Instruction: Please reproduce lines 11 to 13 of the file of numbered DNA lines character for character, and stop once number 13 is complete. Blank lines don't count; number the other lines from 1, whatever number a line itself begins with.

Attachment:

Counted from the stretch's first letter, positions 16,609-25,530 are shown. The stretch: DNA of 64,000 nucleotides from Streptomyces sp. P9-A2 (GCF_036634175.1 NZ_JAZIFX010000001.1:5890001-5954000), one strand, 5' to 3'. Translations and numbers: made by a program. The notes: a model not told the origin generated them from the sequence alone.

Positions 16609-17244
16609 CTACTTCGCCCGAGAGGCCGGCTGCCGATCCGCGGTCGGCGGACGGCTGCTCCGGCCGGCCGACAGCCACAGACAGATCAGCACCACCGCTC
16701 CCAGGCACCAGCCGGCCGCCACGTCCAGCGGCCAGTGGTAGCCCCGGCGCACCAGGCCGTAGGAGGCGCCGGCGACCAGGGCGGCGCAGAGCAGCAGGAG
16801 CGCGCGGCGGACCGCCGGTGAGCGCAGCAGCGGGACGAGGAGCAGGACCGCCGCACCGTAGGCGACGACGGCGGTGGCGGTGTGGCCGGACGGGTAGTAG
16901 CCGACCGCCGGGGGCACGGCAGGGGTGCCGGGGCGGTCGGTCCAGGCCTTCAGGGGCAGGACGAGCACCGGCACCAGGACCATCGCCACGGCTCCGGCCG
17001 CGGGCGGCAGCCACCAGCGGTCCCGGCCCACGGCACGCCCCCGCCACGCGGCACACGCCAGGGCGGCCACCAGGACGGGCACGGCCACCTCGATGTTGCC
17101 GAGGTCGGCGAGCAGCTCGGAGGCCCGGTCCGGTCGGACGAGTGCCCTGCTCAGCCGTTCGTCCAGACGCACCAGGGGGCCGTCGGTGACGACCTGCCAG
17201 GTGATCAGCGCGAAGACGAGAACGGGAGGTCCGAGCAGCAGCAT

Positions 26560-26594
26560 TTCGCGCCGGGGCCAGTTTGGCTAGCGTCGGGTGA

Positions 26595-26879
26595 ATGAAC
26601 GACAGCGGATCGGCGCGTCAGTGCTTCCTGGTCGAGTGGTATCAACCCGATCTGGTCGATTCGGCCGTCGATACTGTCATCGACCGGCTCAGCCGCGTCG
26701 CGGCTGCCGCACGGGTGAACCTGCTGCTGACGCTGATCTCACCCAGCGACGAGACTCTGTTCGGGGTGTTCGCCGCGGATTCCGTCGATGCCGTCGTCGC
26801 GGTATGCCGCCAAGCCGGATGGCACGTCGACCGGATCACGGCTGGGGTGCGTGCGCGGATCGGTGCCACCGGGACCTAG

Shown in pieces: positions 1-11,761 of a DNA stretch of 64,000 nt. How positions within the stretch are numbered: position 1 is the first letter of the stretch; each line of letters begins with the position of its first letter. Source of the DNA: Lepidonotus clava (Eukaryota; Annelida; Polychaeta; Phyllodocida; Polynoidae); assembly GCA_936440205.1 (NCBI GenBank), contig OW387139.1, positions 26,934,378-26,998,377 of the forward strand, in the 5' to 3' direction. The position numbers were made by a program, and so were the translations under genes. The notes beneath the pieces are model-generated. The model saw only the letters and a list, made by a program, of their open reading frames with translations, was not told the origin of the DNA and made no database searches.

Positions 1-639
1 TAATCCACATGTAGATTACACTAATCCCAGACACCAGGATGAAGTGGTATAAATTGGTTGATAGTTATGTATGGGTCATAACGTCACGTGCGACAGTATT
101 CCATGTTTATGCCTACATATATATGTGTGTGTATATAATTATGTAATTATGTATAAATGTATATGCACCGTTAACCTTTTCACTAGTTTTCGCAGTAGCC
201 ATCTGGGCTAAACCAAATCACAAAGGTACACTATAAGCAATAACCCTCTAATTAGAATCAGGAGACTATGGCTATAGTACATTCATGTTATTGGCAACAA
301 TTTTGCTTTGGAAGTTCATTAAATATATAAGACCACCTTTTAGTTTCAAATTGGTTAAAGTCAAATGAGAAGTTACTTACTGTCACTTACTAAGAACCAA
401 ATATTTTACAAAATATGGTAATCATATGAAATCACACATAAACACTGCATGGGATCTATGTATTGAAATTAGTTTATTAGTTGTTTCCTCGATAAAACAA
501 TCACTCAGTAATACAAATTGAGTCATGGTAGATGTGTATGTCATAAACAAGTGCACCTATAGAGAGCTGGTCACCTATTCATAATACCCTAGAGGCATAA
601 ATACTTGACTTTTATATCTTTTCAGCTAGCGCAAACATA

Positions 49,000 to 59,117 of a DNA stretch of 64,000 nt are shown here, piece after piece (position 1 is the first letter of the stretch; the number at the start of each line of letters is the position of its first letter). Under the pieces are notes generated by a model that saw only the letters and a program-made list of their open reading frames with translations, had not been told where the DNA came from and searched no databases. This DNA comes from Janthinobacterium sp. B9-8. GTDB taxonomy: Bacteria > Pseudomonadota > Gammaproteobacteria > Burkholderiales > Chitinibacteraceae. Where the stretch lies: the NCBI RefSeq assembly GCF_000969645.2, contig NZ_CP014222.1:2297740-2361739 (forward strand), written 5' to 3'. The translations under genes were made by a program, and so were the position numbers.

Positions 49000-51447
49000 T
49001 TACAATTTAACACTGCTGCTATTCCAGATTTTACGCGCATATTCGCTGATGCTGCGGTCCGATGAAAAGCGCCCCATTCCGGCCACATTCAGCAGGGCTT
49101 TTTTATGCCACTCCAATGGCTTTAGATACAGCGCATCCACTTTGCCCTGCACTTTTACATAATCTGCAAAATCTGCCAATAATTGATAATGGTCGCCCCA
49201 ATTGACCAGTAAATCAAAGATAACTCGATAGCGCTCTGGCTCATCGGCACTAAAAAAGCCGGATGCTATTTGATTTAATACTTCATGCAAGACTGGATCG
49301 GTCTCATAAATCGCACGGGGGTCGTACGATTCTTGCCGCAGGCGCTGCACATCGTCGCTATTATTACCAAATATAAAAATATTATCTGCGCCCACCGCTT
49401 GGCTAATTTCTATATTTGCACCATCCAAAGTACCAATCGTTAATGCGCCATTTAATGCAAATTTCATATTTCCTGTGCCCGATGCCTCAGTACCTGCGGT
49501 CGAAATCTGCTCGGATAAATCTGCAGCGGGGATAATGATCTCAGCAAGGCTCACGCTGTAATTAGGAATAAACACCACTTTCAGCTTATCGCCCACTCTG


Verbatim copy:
26560 TTCGCGCCGGGGCCAGTTTGGCTAGCGTCGGGTGA

Positions 26595-26879
26595 ATGAAC